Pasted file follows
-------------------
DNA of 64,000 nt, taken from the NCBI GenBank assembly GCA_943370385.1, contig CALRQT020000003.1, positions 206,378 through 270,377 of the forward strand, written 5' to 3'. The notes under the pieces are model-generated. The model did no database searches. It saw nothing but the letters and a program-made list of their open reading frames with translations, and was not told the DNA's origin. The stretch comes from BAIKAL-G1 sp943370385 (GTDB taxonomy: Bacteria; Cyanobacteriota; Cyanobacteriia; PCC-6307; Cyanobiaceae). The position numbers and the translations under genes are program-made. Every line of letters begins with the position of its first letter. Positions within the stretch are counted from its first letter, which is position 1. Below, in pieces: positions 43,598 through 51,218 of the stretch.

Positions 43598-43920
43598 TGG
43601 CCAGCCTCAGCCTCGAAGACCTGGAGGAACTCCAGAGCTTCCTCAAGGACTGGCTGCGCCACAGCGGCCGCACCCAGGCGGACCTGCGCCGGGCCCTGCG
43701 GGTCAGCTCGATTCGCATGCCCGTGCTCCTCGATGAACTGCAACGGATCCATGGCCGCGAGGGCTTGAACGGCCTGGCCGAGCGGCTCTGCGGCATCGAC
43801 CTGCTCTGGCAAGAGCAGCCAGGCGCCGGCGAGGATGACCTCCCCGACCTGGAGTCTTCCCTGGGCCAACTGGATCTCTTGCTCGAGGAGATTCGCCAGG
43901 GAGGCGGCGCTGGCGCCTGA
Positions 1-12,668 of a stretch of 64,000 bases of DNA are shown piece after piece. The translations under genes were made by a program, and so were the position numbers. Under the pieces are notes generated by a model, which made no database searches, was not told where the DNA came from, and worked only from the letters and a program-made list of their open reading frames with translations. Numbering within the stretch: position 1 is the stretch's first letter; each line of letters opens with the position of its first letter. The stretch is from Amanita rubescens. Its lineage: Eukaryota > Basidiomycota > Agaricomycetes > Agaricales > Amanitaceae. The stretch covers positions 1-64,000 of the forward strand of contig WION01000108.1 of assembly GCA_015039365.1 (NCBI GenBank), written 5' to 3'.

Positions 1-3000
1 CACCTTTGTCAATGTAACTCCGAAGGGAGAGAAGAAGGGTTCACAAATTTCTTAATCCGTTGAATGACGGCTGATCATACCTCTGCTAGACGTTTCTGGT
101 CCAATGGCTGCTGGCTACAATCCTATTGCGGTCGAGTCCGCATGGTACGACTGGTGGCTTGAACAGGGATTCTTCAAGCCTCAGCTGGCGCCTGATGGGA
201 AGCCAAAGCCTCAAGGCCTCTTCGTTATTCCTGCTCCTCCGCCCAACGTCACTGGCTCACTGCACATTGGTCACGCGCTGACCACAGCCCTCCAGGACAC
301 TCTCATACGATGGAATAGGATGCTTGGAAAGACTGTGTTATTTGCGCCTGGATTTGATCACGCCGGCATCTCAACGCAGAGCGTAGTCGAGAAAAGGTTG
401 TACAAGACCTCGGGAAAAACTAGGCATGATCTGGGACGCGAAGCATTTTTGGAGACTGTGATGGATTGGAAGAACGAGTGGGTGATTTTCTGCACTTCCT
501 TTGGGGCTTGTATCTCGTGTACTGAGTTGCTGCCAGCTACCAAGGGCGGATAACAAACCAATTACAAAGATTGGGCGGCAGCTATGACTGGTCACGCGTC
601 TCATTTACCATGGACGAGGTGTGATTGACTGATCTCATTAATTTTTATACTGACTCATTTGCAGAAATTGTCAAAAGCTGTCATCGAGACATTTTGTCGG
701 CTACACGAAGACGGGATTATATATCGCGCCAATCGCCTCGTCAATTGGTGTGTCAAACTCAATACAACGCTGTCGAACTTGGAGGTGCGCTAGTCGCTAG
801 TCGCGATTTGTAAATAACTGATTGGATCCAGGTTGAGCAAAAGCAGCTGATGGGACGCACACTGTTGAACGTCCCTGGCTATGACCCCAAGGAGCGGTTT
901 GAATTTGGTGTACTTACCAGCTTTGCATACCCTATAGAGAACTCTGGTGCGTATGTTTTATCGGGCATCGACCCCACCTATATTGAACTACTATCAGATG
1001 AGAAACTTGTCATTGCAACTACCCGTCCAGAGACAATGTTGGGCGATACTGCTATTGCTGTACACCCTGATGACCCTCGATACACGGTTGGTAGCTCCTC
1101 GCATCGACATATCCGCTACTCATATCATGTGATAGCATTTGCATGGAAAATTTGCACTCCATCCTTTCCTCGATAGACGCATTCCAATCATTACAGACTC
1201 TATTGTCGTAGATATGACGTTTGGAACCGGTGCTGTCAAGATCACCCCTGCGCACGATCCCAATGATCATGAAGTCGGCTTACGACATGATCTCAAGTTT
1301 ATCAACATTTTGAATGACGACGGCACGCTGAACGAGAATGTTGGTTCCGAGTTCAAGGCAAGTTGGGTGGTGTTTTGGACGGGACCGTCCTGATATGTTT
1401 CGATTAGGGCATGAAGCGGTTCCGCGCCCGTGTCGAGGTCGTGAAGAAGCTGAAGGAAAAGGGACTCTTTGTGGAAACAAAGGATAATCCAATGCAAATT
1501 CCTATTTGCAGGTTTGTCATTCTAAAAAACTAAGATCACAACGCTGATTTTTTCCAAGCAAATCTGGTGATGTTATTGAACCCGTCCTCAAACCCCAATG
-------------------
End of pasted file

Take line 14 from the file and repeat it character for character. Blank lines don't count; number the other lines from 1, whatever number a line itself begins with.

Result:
401 TACAAGACCTCGGGAAAAACTAGGCATGATCTGGGACGCGAAGCATTTTTGGAGACTGTGATGGATTGGAAGAACGAGTGGGTGATTTTCTGCACTTCCT